Given all the fuss modern humans are told to put into our teeth—brush, floss, drink fluoridated water, go to the dentist to get tartar scraped off twice a year—I’ve wondered how our ancestors made do. What did their teeth look like?

Peter S. Ungar’s new book, Evolution’s Bite: A Story of Teeth, Diet, and Human Origins, is a deep dive into how the teeth of our ancestors have changed over time. Ungar is an anthropologist who specializes in teeth. With patience and the right expertise, ancient molars can help reveal the diets of our ancestors. “Teeth,” Ungar writes, “are ready made fossils.”

The book also doubles as a recounting of his career, which has run the gamut from watching monkeys in the Indonesian rainforest to repurposing mapping software for the topology of ancient teeth.

I called Ungar at his office at the University of Arkansas, and we spoke about how human teeth got to where they are today. A condensed and lightly edited transcript of our conversation is below.


Sarah Zhang: I’d like to begin with where your book ends, which is the modern scourge of impacted wisdom teeth. Our ancestors had wisdom teeth, they did not have dentists, and they did not have so many problems. Aside from possibly being over-diagnosed, why are impacted wisdom teeth a uniquely modern problem?

Peter Ungar: It’s a uniquely modern problem because we don’t grow our jaws long enough to accommodate our teeth. It turns out that nature has selected our jaw length on the basis of what it expects us to be doing during the period of time the jaw is growing. The more frequently you put force on the jaw, the longer the jaw grows. Nature has to guesstimate how long your jaw should be for teeth of a given size. Today we don't achieve that because we’re eating mush as kids.

Zhang: Does that mean we’re going to see Paleo diets where you chew on tough grass, or Paleo jaw workouts?

Princeton University Press

Ungar: You know it’s funny you say that because there are orthodontists that are starting to use treatments that actually lengthen the jaw. The traditional treatment is to shave down or take out teeth to fit everything in properly.  And now there are orthodontists that are starting to put spacers to lengthen your jaw. They’re taking a lesson from what you might call evolutionary dentistry.

Zhang: What about cavities? You sometimes hear that the invention of agriculture is tied to a big increased in cavities.

Ungar: The conventional wisdom in bioarchaeology is that the onset of agriculture and the increase in carbohydrate consumption led to more cavities. These carbohydrates—and especially later on when we hit the Industrial Revolution and the wide availability of refined sugars—provide a bed to which the bacteria that cause cavities can stick. They provide food for the bacteria as well. These microorganisms they eat, then they reproduce, and they poop. And it’s that poop basically that is acidic and erodes the teeth and causes cavities.

There’s certainly some evidence in a lot of the world where that’s the case, particularly the New World where people started to consume a lot of maize, a lot of corn. The cavities rate went way up with corn consumption. But we really don’t see it that much in, say,  the Middle East where people started to eat wheat and barley. And even less in Far East where people started to consume rice. That leaves a complicating factor.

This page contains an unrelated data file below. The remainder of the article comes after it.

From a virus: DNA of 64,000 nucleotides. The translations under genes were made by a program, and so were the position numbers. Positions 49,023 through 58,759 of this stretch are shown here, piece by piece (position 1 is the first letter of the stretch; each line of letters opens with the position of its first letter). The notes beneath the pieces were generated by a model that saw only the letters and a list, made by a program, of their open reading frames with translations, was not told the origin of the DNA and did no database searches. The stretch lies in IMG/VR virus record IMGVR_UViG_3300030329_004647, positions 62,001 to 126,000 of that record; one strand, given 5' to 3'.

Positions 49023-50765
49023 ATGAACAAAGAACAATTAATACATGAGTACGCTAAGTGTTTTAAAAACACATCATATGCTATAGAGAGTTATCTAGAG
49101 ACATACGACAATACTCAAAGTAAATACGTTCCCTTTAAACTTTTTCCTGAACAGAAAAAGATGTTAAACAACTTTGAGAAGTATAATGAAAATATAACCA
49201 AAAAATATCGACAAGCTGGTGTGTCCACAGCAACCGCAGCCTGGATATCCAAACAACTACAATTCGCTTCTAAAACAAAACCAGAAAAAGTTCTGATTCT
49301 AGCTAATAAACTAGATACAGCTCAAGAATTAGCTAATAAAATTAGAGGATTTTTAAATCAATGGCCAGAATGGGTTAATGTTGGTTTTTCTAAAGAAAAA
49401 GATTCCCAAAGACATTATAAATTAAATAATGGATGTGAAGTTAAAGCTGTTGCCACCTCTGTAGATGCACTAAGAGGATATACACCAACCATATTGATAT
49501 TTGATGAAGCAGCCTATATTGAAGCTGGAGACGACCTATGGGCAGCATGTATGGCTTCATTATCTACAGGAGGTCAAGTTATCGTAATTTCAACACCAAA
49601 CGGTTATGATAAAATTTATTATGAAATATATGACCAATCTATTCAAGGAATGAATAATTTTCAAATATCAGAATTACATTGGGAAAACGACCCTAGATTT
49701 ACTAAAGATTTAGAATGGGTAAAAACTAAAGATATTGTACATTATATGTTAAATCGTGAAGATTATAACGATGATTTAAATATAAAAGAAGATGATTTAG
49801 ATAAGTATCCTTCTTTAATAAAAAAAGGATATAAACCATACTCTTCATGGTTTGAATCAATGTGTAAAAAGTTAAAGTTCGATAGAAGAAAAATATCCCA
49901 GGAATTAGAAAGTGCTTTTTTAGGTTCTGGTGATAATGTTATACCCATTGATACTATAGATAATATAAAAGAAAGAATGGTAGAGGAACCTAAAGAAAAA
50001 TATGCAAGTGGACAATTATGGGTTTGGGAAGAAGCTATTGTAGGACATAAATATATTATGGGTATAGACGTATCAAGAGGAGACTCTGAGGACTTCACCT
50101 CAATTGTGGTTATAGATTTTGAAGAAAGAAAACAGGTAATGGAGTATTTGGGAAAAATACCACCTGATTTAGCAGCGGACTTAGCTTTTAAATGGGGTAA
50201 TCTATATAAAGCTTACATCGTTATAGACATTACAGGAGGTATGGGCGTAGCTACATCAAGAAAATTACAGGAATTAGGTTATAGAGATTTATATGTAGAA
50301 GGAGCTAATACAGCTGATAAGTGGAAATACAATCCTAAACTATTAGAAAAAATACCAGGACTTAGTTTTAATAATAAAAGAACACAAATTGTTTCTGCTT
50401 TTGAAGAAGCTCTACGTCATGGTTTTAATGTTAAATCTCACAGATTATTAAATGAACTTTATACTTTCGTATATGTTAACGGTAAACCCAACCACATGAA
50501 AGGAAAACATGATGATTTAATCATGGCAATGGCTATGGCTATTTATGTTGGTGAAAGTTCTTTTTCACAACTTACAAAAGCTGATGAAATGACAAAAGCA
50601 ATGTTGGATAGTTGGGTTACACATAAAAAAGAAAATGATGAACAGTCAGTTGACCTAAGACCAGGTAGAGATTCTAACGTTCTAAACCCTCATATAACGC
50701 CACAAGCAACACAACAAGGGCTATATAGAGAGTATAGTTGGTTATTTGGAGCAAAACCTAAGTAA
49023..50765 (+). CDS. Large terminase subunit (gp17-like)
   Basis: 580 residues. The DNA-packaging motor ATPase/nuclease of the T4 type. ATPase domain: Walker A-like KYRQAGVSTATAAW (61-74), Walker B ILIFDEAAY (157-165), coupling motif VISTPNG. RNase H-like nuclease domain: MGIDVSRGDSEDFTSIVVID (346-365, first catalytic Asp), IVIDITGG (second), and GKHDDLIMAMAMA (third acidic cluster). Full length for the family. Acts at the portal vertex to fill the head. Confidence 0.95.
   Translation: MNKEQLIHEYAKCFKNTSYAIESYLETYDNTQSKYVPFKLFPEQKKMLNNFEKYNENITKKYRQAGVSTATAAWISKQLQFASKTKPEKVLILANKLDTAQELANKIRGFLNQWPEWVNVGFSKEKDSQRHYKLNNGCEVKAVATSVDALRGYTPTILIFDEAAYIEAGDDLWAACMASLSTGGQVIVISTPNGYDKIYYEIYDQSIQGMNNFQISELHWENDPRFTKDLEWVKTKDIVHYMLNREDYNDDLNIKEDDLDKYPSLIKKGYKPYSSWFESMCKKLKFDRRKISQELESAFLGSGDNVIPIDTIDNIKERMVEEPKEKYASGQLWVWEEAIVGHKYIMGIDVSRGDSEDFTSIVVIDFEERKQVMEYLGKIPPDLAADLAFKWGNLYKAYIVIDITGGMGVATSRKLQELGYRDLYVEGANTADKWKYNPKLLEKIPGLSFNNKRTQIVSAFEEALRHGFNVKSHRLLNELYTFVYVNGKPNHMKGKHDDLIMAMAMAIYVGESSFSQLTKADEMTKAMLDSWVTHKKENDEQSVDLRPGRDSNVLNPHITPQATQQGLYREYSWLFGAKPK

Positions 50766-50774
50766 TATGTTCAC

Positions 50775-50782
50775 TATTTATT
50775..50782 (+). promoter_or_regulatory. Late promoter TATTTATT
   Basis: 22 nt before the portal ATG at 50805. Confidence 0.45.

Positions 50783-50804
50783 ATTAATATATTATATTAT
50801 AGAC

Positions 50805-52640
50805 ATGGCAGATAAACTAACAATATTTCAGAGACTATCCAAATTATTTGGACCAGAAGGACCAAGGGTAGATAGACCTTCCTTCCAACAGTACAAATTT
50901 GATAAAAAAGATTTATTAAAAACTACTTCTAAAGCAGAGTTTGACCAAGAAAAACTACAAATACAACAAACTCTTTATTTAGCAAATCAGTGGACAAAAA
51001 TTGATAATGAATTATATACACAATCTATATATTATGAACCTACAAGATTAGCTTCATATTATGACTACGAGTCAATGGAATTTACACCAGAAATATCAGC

Zhang: You suggest that teeth have evolved to wear down over time and could even become more efficient at chewing as they’re worn down. I think my dentist would tell me wearing down my teeth is bad. So how does that work?

Ungar: I’m not necessarily sure human teeth per se are evolved to wear down. But teeth are evolved to wear in a way that keeps or makes them functionally efficient. Because if you look at prehistoric people or people today still living a traditional foraging lifestyle, like the Hadza, the group I study in Tanzania, their teeth are worn. They tend to be much more worn than our teeth. Evolution isn’t going to say oh well, we’re just going to choose shape are unworn when we’re trying to make a traditional biting machine. Nature is going to select for teeth that wear in a way that keeps them efficient.

In effect, the teeth are sculpted with wear. That has to has to do with the distribution of the very, very hard enamel on the outer part of the surface and the softer dentin inside. So when you break through the enamel and hit the dentin, it gets kind of scooped because it’s so much softer than the enamel around it. That creates sharp edges which are sometimes efficient.

In fact, in some animals, they have to have worn teeth for them to even be efficient. A lot of rodents are born with worn teeth. They actually start grinding their teeth in the uterus because they don’t function very well, if they’re not worn.

A modern hunter-gather’s worn teeth (left) and an urban dweller’s teeth (right). Both live in Tanzania. (Peter Ungar)

Zhang: I didn’t quite understand what you meant about the pattern of wear until I saw the side-by-side of photos of an urban dweller's teeth and a modern hunter-gather's teeth.

Ungar: I took those pictures about a year ago in Tanzania. The urban dweller lives in the Arusha region. He’s basically our translator and our guide. He’s an European white guy. I just compared his teeth—he lives in the area—directly with that of one of the hunter gatherers we were studying.

Zhang: Let’s go further back in the evolution of teeth, back to the first mammals. Chewing turns out to be a mammalian breakthrough. Why is chewing a big deal?